Phantom Power Supply
A simple-to-build and inexpensive design capable of powering up to 200 microphones!
A simple to build, high quality 24V phantom power supply for use with capacitor microphones.
With the introduction of budget capacitor microphones such as the excellent CM65 range by Calrec, it is likely that many of these will find applications in home studios and as yet, many otherwise exemplary budget mixers provide no onboard phantom powering facility.
As a proprietary phantom supply may be too expensive to consider if you only need to run one or two mics, this flexible design from HSR enables you to build a suitable alternative for around £20 that will provide sufficient phantom power for up to two hundred microphones simultaneously - so you probably won't need to build more than one.
The whole idea of a phantom power source is that it can be fed along the mic signal leads to avoid unnecessary wiring and this is accomplished by feeding the same voltage to the hot (+ve) and cold (-ve) lines via balancing resistors. To prevent this voltage from reaching the mixer, isolating capacitors are added and, in this case, these are built into the power supply beween the mic input and mic output sockets.
In theory, as the power supply is fed equally to both the hot and cold lines, any power supply noise or hum will cancel out, but this is a dangerous assumption. Any imbalance in the system will allow noise into the mixer, and this can occur in at least two places.
Firstly, the tolerance in the balance resistors will cause some imbalance and secondly, the common mode rejection of the mixer input stage will certainly be less than perfect.
These shortcomings, coupled to the fact that a microphone output is electrically quite small, mean that care must be taken to make the power supply as free from hum and noise as is possible.
The raw DC supply is derived from a 12-0-12V toroidal transformer via a full wave bridge rectifier giving around 35 volts before regulation. This voltage is highly smoothed by means of C1 and C2 before being regulated by the Darlington pair comprising TR1 and TR2.
A stable voltage derived from a 24 volt Zener diode is smoothed by R3, C3 and C4 and is presented to the base of TR2, finally appearing at the emitter of TR1, less the base emitter drop of the two transistors. This means that for a 24V Zener the final output will be nearer 22.5V but as most Zeners have a ten percent tolerance, this may vary a little but to no consequence.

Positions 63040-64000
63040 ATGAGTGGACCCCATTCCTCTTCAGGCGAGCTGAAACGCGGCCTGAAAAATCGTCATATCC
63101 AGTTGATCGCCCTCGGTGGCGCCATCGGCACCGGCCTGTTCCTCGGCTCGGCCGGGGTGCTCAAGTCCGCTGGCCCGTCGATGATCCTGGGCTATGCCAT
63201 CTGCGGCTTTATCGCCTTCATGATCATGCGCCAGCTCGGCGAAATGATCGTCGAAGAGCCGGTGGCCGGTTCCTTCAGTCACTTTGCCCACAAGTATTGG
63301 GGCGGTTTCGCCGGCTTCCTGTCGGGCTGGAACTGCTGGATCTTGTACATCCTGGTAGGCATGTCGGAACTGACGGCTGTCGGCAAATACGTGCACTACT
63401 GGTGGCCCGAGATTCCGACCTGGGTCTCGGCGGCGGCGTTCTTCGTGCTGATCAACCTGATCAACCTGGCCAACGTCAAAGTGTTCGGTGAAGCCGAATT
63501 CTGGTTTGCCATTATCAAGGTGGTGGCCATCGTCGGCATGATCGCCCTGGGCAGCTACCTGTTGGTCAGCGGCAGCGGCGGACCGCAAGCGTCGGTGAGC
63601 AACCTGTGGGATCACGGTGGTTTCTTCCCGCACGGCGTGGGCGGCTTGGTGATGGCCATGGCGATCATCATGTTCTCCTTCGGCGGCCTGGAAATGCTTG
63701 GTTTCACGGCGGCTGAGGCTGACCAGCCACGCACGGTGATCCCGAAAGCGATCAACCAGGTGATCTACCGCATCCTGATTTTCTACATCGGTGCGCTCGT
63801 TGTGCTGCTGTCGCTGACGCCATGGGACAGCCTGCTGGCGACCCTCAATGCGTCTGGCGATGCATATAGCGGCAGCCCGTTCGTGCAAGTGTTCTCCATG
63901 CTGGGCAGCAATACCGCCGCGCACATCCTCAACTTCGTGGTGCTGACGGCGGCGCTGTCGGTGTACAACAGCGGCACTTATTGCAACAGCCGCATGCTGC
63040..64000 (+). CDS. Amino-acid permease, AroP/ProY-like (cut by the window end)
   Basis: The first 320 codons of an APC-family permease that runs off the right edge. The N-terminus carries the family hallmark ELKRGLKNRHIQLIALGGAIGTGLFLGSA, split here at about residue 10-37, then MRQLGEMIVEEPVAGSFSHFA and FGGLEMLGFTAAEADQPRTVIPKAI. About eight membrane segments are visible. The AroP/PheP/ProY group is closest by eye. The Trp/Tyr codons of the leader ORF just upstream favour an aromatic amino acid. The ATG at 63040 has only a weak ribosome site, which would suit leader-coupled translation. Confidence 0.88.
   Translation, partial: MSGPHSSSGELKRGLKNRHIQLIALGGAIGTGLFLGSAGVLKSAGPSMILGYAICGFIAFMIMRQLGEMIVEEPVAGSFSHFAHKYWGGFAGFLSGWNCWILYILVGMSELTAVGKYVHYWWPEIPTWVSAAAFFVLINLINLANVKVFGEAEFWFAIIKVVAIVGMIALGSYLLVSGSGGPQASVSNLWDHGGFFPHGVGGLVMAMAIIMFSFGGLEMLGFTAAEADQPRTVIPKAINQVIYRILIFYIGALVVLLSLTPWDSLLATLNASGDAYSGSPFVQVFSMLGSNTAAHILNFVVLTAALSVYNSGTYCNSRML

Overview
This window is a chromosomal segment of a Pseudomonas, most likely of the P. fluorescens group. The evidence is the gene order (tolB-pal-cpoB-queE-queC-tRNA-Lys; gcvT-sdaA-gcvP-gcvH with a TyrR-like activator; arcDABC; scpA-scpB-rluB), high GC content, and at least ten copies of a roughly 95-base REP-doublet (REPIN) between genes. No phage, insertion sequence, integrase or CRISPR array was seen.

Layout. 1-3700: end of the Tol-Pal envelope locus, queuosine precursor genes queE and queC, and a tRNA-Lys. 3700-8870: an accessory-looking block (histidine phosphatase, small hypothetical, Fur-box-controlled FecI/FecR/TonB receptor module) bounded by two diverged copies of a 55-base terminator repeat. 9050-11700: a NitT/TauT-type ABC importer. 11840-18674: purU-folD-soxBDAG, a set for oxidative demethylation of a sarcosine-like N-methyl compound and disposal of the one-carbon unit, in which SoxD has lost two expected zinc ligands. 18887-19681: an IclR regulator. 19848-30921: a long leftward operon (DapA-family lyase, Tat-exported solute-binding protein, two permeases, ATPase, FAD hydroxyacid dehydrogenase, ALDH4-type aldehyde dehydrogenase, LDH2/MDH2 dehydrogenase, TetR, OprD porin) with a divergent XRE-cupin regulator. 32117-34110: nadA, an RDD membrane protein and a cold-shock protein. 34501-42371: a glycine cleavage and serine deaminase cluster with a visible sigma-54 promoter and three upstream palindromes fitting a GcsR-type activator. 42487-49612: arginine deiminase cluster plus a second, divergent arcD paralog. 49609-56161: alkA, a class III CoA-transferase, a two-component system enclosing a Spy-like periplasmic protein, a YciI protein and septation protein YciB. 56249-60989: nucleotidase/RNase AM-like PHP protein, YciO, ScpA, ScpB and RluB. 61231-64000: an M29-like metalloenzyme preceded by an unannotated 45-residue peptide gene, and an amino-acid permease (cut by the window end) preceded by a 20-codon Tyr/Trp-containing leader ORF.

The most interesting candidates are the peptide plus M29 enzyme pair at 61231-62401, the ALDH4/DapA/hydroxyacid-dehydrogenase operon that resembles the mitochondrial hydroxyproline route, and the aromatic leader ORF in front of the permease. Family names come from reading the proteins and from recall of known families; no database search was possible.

The output from the regulator is again smoothed by capacitors C5 and C6 to remove any residual ripple and noise that may have crept through the system before being connected to the 6K8* feed resistors, R7 and R8. * See note in the XLR Wiring Connections diagram - the proper values for R7 and R8 should be 1k2, not 6k8. The resistors should also be matched within 0.1% to avoid degrading the common-mode rejection ratio and compromising the interference rejection properties of the balanced interface.
The easiest way to build this unit is to use a diecast box such as those sold by Maplin. The exact size will depend on how many mics you wish to connect as there must be room for all the XLR sockets, one pair per mic.
A toroidal transformer is used to minimise induced hum and this is fixed by a single central bolt to the case, preferably as far away from the XLR sockets as possible. Fit a switch and fuse holder, again positioned away from the mic sockets and sleeve all exposed mains connections for safety.
Veroboard is the most economical way to build the circuitry and, as it is so simple, any convenient layout may be used. The Maplin boxes have moulded guides for PCBs so a carefully cut piece of Veroboard can be dropped straight in.
As the power consumption of the regulator is small, the 2N3055 doesn't require a heat sink (unless you intend to use all 200 mics!) and so the plastic encapsulated version may be used and wired directly into the board. Likewise, single-ended electrolytics are recommended in order to save space on the board.
The two resistors and two capacitors associated with each pair of sockets may be mounted directly to the sockets and one pair will be needed for each microphone used.
Constructionally, there is nothing difficult, as diecast boxes can be drilled very easily but as with all equipment containing mains voltages, take great care, our readers are too valuable to lose!
The zero volt rail of the circuitry is connected to the case via a 1K ½watt resistor and the case must be earthed. This measure provides a ground lift to minimise the probability of ground loops, a full explanation of which was given in last month's HSR. It is also a good move to use an LED run via a 2K2 resistor from the output of the rectifier to indicate 'power on' status.
Make sure that the bunker door is tightly sealed and that all the sandbags are in place. Shout "firing" and switch on!
If all is well and you haven't forgotten the fuse, the unit should show no signs of excessive heat, smoke or sparks (and the LED should come on). With a voltmeter, check that the voltage between pins 3 and 1, and then 2 and 1 on the mic input sockets read around 24 volts. When satisfied that all is well, try inserting a capacitor microphone.
It is not normally a problem if a balanced dynamic mic is connected to a phantom PSU as both ends of the coil will be at the same potential, but it is unwise to plug in a mic that is wired for unbalanced use as DC current will flow through the coil forcing it to one extreme or the other, thus causing poor sound and possibly damage.
Feature by Paul White
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